Sirin Labs, the same company that brought Tom Hardy and Leonardo DiCaprio to the London premiere of its spurious “world’s most secure phone” two years ago, is unveiling another Android device today with mighty claims and a prestigious endorsement. The new Finney smartphone is a bargain compared to its predecessor: it costs $1,000 instead of $16,000, though it still comes with claims of the world’s best security and the boast of being the first “blockchain phone.” It also carries world football superstar Lionel Messi’s stamp of approval.
If you’re thinking this phone sounds like every crypto nerd’s dream device, watching the above video will only confirm that suspicion. Sirin Labs is getting all the buzzwords in with phrases like decentralized economy, decentralized app stores, cold-storage wallets, and secure blockchain transactions. This isn’t intended to be a bitcoin-stashing phone, however; the default digital currency you’ll be using with the Finney is Sirin’s own SRN token. You won’t even be able to buy a Finney without SRN. It was the initial coin offering of that currency that enabled Sirin to now offer preorders for the Finney, having crowdfunded $157.8 million in SRN sales at the end of 2017. Mind you, the company doesn’t expect to start delivering phones before November.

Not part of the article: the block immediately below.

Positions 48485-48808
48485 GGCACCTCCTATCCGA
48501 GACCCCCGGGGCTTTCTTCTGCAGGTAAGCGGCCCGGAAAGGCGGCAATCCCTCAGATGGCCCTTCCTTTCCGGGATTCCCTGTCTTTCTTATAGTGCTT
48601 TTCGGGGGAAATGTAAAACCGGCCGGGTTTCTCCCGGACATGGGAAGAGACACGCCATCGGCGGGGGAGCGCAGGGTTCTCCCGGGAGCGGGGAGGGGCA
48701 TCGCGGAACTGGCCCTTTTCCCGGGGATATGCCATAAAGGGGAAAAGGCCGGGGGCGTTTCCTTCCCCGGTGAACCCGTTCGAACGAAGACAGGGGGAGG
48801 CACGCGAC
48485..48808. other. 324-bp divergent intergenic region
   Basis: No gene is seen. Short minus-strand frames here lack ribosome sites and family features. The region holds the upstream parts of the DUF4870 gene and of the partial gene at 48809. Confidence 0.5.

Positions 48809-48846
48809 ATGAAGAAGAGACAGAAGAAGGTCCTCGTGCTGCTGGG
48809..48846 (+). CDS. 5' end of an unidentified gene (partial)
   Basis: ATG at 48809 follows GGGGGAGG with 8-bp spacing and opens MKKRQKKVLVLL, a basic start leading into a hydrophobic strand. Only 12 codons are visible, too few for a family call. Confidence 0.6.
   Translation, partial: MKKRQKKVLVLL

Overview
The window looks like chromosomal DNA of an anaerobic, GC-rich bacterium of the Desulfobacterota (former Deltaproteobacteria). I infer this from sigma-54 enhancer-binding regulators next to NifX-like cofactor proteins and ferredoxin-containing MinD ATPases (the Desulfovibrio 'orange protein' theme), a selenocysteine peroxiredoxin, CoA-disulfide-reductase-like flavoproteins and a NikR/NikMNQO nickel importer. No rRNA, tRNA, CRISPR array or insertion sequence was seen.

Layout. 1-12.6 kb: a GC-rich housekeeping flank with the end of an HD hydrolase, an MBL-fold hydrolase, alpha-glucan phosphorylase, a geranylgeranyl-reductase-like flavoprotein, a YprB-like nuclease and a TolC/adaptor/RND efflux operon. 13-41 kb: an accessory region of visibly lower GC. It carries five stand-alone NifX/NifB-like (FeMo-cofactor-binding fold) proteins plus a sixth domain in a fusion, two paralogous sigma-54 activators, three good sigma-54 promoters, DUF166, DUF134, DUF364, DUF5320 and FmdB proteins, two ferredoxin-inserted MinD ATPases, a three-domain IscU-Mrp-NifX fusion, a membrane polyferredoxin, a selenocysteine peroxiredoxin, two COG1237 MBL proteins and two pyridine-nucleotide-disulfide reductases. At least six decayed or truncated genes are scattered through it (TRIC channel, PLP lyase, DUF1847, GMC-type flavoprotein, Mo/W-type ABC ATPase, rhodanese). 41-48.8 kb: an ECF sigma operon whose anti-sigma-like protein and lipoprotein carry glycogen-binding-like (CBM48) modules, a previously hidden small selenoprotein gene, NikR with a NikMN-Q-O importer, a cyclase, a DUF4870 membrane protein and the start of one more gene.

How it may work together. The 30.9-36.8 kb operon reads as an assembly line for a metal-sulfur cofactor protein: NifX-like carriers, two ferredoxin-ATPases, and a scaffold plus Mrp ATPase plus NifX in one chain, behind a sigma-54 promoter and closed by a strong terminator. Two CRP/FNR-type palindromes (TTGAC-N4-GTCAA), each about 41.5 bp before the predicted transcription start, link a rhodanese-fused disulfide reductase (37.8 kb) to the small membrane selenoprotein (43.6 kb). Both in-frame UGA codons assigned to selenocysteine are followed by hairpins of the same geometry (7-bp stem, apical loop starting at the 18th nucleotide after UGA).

So, to be clear, it’s a blockchain phone, which you can’t have until November, which you can only acquire by buying the digital coin magicked up by a phone manufacturer with a dubious track record, which is designed to be used with that token as its primary means of exchange. With all the best will in the world, I can’t say I agree with Mr. Messi on recommending this.
Running Sirin OS, which is an “ultra-secure and Google-certified” fork of Android 8.1, the Sirin Labs Finney is powered by a conventional set of 2018 flagship phone components. There’s a Snapdragon 845 beneath its hood, accompanied by 6GB of RAM, 128GB of expandable storage, a 12-megapixel rear camera with an f/1.8 aperture and an 8-megapixel f/2.2 selfie camera. The 6-inch screen has an 18:9 aspect ratio and is framed by sizable bezels and a notch. The phone’s battery is rather average at 3,280mAh.
The most interesting engineering element of the Finney is its second touchscreen, which measures in at two inches and slides up from the body of the device much as the Oppo Find X’s cameras do. Sirin Labs describes this action as “warming up” the cold wallet, allowing you to securely transact with fellow crypto enthusiasts. It’s a cool idea to tie the device’s security state to its physical state, though it does seem to have led to Sirin, which outsources manufacturing to Foxconn, to design a relatively chunky phone.
Much as with Sirin’s first phone, the Solarin, the Finney looks too bulky and crude in its proportions and too full of improbable promises. Proceed, if you must, with caution.